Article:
The cave entrance could be said to resemble a pear.... or, if looking for potential symbolism, perhaps the most intimate area of a woman. Let's go with the latter. No doubt Mr Cope would have an appropriate phrase which I find I clearly lack. My mind, instead, reels. Give me a break... what could be so wondrous, so life-affirming, so natural, so welcoming? A surrogate womb, maybe? Aside from this observation, what strikes me most is the sheer height of the gash in the cliff face, water dripping from the towering roof onto my camera lens as I venture inside. Doh! I'm not used to being underground. Especially not when half way up a rocky crag. The next surprise is the length of the cavity, another, following in quick succession, the abundance of natural light, even under today's overcast conditions. The only sound is that of the breakers thundering upon rock outside, sending me periodically scuttling without to check the current position. Hey, what's the big deal? Looks fine. The cave possesses an additional 'chamber'- hey, a 'cavelet' - set high up to the right, near the entrance. I agree with TSC, however. There was no way I was going up there. You would need to be one of the proverbial goats of lore. Or Neil Olliver. I stand and look at the cavity within the outer left hand flank of the cave. One presumes this was where the 'Red Laddie' once lay? Again, just the crash of wave upon rock down below. I sit at the inner extremity of the cave and eat lunch, gazing out of the gash in the rock to water that was apparently once many miles distant, an unfathomably long time ago for people like us - well, at least physically - to have been around. I try to imagine what it would have been like. But I can't. It is enough to try, perhaps?
Another 'crash' of waves shakes me violently back to the 'present day'. I undertake yet one more tidal status check and decide the water is probably close enough to warrant leaving. Er, possibly...... As I prepare to do so I approach the left hand flank (looking seaward, that is) and duly freak out. Seems I've seriously underestimated the velocity of the incoming tide which is now surging between me and the near shore. I look for an alternative way out, climbing above and across the rock... but it looks suicidal. No matter, since this has happened to me before, as I recall, cut off by the tide asleep on a Ring of Kerry beach. Hey, I'll just wade across. How deep can it be? The answer comes as a severe shock, the water reaching my belly button as I jump in and decide to make a splash for it. Not that wise, to be honest. It would have been approaching the Mam C's neck.... which is a very disconcerting thought indeed. Particularly concerning the subsequent fate of my neck. Yeah, for the only time I can recall I'm glad she is not here. A few more minutes and I would've had to have abandoned my rucksack, camera etc. Or stayed the night. However as the delectable Ms Harry sang 'the tide is high but I'm holding on' and I duly make the sanctuary of the far rocks to sit, soaking wet, finish my coffee and gaze up at the enigmatic Goat's Hole I've just vacated with such excess muppetry. I almost expect a young bloke to walk past, dyed red and leading a mammoth by a piece of string, pointing at me with his free hand whilst exclaiming "ha! ha!" Such is the surreal nature of the moment. But there you are. Thankfully it's only a mile back to the car and fresh clothes. And all is well. But only just. Not for nothing do I gravitate toward the high places, since I've clearly a lot to learn when it comes to the coast. But hell, what an experience.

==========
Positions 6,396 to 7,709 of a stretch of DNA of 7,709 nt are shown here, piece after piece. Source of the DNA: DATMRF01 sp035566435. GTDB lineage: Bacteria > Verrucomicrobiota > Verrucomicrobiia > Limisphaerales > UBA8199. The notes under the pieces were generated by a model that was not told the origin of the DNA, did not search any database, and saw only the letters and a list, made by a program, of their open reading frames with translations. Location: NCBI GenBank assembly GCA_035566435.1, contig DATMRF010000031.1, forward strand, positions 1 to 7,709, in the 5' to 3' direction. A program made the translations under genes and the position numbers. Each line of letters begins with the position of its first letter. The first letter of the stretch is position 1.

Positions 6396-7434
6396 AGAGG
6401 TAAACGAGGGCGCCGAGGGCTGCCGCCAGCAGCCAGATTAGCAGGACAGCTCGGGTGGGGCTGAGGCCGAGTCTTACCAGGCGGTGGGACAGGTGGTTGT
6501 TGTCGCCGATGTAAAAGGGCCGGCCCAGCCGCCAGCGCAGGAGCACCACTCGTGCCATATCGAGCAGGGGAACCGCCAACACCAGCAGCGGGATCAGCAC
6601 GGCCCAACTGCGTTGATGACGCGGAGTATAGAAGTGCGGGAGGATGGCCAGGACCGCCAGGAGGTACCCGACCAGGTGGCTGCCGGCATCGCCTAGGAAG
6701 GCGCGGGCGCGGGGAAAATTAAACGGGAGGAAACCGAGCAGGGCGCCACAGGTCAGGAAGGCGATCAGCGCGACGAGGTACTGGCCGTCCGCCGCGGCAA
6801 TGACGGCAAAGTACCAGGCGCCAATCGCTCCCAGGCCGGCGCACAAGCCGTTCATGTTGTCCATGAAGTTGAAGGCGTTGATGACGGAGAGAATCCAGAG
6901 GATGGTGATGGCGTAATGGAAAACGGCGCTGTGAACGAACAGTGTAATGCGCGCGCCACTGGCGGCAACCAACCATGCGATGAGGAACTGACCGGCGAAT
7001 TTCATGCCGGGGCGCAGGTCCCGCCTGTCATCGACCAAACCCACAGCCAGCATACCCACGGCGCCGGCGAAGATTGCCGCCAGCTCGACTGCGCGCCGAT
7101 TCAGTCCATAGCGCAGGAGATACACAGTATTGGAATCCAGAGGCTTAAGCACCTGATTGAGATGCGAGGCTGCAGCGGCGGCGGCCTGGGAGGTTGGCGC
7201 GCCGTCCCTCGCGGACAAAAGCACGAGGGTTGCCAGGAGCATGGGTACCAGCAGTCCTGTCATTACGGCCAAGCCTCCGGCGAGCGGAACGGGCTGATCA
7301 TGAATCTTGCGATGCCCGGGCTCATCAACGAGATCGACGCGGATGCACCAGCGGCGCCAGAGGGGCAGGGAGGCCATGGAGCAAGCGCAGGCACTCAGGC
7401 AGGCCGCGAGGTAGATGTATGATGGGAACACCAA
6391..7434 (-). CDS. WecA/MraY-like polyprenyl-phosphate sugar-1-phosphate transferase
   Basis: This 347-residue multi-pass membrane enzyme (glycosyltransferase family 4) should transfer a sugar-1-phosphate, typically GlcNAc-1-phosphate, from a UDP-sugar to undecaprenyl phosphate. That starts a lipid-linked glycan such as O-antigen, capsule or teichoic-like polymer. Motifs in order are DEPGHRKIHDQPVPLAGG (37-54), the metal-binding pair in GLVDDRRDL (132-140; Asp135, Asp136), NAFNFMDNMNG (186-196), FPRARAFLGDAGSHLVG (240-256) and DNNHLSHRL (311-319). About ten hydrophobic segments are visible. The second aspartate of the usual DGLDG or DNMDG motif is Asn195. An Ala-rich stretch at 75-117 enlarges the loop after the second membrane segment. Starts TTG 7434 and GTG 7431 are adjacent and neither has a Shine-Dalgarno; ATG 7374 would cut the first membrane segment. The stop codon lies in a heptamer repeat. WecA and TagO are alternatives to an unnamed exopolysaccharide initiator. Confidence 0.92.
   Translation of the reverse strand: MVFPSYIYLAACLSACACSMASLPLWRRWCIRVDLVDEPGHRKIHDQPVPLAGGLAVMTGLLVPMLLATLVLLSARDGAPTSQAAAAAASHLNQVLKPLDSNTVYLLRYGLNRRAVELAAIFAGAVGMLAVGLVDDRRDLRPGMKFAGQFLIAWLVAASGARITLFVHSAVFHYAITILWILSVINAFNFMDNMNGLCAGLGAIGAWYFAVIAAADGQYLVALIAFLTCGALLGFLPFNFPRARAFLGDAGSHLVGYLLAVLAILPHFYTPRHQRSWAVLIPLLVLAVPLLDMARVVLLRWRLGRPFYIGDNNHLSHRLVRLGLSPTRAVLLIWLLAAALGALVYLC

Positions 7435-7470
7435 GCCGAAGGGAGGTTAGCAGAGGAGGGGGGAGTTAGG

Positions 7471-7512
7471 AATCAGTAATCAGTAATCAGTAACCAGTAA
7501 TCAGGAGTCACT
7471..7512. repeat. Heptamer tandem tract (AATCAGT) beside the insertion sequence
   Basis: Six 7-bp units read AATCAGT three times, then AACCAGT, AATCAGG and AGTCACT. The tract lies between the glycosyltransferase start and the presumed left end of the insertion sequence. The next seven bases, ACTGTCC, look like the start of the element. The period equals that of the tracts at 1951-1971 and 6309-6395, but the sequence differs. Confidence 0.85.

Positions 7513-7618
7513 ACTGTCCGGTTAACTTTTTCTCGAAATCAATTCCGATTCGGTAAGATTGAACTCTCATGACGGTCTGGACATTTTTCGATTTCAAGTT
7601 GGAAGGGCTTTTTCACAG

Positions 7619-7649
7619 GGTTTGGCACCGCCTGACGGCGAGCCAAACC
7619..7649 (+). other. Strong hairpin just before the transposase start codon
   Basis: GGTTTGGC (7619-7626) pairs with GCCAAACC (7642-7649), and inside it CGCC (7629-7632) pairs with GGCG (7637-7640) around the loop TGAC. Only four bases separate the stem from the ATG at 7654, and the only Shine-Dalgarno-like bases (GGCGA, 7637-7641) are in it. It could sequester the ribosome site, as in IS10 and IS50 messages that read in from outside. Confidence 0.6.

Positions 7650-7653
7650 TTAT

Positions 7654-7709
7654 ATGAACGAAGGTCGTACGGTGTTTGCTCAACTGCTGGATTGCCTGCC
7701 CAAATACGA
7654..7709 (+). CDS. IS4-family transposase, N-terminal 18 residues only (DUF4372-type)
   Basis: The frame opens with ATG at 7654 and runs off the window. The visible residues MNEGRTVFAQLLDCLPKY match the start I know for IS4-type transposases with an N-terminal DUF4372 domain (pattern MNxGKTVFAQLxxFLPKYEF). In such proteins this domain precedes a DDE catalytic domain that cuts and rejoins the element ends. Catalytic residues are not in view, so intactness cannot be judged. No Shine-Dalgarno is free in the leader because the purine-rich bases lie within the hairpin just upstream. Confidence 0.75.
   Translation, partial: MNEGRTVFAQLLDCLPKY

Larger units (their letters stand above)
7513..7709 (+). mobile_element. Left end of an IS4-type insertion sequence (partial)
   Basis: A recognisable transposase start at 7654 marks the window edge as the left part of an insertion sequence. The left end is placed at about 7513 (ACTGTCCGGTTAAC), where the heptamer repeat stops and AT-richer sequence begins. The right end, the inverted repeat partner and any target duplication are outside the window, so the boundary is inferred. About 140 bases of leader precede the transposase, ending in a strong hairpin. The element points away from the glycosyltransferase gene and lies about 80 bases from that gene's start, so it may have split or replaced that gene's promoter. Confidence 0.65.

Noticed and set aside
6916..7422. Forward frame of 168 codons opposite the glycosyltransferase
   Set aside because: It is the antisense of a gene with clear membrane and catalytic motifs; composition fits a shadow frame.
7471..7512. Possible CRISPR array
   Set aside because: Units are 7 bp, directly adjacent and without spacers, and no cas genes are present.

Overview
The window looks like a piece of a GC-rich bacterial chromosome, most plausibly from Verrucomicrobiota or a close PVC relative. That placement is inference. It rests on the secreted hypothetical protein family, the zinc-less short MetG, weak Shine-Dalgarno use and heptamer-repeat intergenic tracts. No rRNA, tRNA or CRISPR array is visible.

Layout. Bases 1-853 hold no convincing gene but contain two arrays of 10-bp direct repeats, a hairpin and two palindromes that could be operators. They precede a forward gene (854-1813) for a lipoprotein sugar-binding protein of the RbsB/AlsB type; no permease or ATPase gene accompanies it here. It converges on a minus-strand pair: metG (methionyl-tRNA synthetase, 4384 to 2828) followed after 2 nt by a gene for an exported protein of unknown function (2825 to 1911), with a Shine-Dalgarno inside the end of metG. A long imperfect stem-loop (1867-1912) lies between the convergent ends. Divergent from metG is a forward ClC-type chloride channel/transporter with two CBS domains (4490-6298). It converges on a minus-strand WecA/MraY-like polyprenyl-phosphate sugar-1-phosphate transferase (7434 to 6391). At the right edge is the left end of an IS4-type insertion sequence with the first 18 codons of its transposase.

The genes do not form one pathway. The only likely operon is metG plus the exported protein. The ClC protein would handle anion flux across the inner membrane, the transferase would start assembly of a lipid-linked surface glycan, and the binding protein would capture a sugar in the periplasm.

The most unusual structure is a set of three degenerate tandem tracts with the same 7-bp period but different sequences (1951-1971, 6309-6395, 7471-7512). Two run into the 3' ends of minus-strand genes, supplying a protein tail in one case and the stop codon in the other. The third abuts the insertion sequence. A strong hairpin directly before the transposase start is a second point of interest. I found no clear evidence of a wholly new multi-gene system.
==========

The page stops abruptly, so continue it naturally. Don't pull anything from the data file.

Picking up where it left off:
SAFETY NOTE: In retrospect - as TSC has shown - a perfectly safe visit to this impossibly enigmatic site is possible as long as you know what you are doing. Clearly I did not. If I was to attempt it again I would arrive before low tide, watch the water recede, set my watch alarm for 60 minutes.... and then leave. No ifs, no buts. PLEASE LEARN FROM MY MISTAKES AND DO NOT MAKE THE SAME ERRORS I DID. KEEP A BEADY EYE ON THE INCOMING TIDE AND STAY SAFE.
Posted by GLADMAN
4th April 2014ce
Edited 6th April 2014ce